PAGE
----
Create Worksheets with Canva for Education
- access millions of premium images
- use premium fonts, graphics, videos and animations
- remove the background from an image in a click
- upload school logos and fonts
- add Bitmoji and gifs to personalize your work
With Canva, you can easily create a worksheet using a pre-designed template or you can start from scratch by clicking on “Create a design” and selecting “worksheet”, which will create a letter-size document. When searching for images, it isn’t always easy to narrow your choices down to just the right image since there are SO many in the library. For this reason, I often find myself adjusting the filters. For example, when searching for these images, I change the colour filter to white and select static images to get a more refined search result. Once I find an image I like, I add it to my design and then, like magic, Canva offers recommendations of similar images. I also make a habit of hovering over an image in my search results, clicking on the three-dot kebob menu and inspecting the keywords to help with my search moving forward. Otherwise, I never would have known to search for “head vector illustration” to find the images I used for this worksheet.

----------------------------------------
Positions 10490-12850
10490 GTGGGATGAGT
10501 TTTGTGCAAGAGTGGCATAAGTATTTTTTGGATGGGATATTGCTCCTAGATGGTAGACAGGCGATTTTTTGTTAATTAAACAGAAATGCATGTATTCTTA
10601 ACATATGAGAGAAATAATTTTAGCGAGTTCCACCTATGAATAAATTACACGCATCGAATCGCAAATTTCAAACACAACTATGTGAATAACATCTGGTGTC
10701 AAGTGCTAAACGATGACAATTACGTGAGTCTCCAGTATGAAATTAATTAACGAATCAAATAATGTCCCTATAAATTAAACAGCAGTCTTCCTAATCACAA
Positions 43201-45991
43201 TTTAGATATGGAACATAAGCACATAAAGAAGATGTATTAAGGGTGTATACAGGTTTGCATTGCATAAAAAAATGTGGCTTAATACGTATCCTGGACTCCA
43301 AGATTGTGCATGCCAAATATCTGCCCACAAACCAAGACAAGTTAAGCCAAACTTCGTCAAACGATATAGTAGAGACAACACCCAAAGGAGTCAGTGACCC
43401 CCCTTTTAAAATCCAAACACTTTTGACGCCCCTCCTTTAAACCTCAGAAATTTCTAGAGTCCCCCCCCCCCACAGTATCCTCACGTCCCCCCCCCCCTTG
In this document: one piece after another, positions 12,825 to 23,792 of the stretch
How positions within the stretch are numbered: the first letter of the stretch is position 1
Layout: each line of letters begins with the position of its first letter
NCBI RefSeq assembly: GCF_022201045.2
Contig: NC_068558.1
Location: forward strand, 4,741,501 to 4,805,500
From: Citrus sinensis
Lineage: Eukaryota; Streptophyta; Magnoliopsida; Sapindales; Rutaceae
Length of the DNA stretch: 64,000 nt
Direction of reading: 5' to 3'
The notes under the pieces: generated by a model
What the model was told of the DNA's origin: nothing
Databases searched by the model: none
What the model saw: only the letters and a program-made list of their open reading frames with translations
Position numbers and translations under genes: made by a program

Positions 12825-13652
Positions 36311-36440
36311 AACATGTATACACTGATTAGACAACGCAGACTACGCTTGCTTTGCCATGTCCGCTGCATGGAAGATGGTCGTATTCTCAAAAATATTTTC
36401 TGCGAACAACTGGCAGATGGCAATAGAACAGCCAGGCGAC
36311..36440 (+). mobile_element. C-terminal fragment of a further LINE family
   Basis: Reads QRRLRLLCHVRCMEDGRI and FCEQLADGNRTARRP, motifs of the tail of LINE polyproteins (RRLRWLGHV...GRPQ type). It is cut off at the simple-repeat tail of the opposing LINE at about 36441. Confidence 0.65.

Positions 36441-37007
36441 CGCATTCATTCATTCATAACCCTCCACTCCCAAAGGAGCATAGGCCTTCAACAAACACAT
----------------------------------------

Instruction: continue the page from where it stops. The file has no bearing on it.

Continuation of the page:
TIP: Clicking on the kebob menu also gives you the option to favourite (“star”) an image or add it a folder for ease reference later on.
In case you were wondering, the emotions I chose for this particular worksheet were inspired by one of my favourite French songs by the ever-talented Juli Powers, who is also a French teacher based in Ontario. Here is a YouTube video of the song from Sylvia Duckworth’s channel:
Once the worksheet is ready to go, you can change the file type to download it as a PDF. C’est simple comme bonjour! If you’d like a copy of “Dessine l’émotion”, just click on the thumbnail below.
Alternatively, I have created a 3-frame Jamboard that can be used during remote learning.
Students can have fun selecting from the pen, marker or highlighter tool, and shading or colouring with the paintbrush. They can even get creative with some of the basic shapes like I did in the example above.
TIP: If students are using a computer and find it hard to make their drawings precise, they can try zooming in. On a Macbook, for example, you can double tap on the trackpad to zoom in, and double tap to zoom out. (Or pinch your finger and thumb together, place them on the trackpad, and drag them away to zoom in gradually. Then pinch them together to zoom out.)